Overall Numbers

Poverty and Homelessness in Ohio--2009

 

Top 11 Counties by population in Ohio sorted by percentage of people living in poverty

County

Major City

Number living in

Poverty

Percentage of total population living in poverty

Estimate of Number of Homeless people

Percent of families living in poverty

Percentage of those 65 yrs. old and older living in poverty

Lucas

Toledo

80,184

17.3%

8,018

9.8%

8.6%

Mahoning

Youngstown

39,535

16.7%

3,954

12.9%

10.1%

Cuyahoga

Cleveland

209,216

16.4%

20,922

12.7%

11.5%

Franklin

Columbus

181,719

15.8%

18,172

11.4%

9.8%

Montgomery

Dayton

82,015

15.4%

8,202

11.6%

8.0%

Hamilton

Cincinnati

121,418

14.2%

12,142

10.4%

9.4%

Summit

Akron

70,513

13.0%

6,875

9.5%

7.9%

Butler

Hamilton

46,124

12.7%

4,382

8.3%

6.8%

Lorain

Lorain/Elyria

38,519

12.6%

3,659

9.8%

8.6%

Stark

Canton

46,674

12.3%

4,434

9.6%

6.5%

Lake

Painesville

18,232

7.7%

1,459

5.6%

4.4%

Other Counties in Northeast Ohio sorted by percentage of people living in poverty

Ashtabula

Jefferson/Ashtabula

16,223

16.1%

1,622

11.7%

13.3%

Columbiana

Lisbon

16,374

15.2%

1,637

12.05

6.9%

Trumbull

Warren

29,422

14.0%

2,942

10.7%

7.7%

Portage

Ravenna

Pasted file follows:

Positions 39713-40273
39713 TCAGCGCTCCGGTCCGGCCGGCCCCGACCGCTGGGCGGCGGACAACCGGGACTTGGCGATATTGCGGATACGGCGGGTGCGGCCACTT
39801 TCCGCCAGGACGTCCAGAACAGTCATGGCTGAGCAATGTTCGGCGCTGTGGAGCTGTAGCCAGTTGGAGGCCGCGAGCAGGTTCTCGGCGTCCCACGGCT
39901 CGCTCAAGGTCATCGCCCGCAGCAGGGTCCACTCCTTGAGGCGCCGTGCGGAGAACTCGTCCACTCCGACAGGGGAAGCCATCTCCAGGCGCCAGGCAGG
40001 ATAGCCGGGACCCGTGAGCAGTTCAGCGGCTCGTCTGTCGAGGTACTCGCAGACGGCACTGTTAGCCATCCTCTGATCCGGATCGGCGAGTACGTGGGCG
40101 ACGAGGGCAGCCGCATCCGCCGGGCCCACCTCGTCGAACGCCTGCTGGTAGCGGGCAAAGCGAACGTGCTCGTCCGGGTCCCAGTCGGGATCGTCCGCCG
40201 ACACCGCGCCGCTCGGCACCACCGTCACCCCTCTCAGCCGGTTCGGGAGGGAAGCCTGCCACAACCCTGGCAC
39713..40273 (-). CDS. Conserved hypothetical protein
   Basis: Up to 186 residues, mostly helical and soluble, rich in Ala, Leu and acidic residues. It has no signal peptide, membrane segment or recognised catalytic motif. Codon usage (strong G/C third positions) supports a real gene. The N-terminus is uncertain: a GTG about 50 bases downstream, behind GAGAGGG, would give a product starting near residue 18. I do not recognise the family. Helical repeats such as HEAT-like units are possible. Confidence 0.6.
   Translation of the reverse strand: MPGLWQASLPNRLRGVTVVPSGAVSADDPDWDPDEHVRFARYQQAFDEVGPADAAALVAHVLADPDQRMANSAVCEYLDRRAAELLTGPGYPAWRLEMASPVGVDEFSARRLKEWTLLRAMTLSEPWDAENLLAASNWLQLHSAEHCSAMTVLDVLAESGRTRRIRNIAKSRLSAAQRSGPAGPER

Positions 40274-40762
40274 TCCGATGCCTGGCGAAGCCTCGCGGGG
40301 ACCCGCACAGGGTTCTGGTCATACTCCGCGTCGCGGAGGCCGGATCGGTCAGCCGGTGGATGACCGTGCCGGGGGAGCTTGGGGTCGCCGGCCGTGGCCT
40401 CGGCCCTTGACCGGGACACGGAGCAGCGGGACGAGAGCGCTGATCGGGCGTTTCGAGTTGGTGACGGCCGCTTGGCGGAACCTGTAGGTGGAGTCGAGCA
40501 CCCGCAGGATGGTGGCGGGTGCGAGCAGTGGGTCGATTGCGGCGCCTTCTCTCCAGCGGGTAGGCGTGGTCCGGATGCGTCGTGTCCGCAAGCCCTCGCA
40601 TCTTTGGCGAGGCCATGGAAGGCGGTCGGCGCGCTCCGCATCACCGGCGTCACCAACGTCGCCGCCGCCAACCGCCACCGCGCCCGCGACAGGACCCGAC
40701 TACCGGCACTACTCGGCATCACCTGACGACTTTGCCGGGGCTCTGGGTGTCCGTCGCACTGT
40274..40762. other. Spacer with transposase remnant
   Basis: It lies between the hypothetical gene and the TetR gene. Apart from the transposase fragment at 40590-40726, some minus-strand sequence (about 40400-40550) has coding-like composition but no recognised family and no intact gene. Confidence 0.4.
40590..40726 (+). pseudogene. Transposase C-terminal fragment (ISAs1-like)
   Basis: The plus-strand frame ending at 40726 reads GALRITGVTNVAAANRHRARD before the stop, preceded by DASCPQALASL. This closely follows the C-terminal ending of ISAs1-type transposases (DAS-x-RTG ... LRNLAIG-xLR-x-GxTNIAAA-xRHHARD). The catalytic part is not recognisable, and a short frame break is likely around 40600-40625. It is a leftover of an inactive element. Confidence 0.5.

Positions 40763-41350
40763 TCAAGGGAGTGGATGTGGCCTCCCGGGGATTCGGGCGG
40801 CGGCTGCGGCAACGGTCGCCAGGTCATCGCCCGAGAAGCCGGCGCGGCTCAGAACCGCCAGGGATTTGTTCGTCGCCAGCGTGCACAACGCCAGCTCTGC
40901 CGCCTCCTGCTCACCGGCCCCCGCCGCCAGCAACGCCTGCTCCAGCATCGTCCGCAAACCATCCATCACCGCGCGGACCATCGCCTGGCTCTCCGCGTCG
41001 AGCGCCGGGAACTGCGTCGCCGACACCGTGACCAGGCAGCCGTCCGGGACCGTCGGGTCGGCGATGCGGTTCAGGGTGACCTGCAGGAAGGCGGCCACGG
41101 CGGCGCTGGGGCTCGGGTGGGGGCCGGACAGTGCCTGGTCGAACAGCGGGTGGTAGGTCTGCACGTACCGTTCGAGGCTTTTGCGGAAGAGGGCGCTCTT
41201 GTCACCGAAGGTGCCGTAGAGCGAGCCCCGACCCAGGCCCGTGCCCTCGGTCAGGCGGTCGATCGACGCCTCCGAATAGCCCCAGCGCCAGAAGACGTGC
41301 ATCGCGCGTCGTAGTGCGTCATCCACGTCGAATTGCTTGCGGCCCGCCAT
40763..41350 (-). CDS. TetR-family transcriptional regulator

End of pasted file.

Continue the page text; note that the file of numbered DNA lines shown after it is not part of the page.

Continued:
20,164

12.8%

1,916

7.2%

4.4%

Erie

Sandusky

9,313

12.1%

885

8.3%

9.6%

Geauga

Chardon

7,231

7.3%

578

4.6%

4.6%

Medina

Medina

10,268

5.9%

821

4.3%

5.6%

 

 

 

 

 

 

 

OHIO

State total

830,204

13.6%

80,945

10.0%

8.5%

The Department of Housing and Urban Development released a report assessing the number of homelessness people in the United States in February 2007.  The researchers when pressed said that many studies have found that somewhere between 9-10% of a County’s population living in poverty become homeless in a year.  We used the figure from U.S. Census, the most recent figures available, the 90% confidence interval or the figure that the Census has the most confidence.  Then we applied the 9-10% figure that researchers had determined.  The higher the poverty rate the larger number we used. So Counties with 14% or more we used the 10% figure then 9.75% then 9.5% and on down to 8% for the richer counties.   While we did not count every homeless person, we feel that these are good numbers for planning and assessment.  It also should be understood that in Counties that have not recovered from the last recession including Cuyahoga County homelessness has only grown over the last two years. We are using the broader Department of Education definition for homelessness.

Compiled by the Northeast Ohio Coalition for the Homeless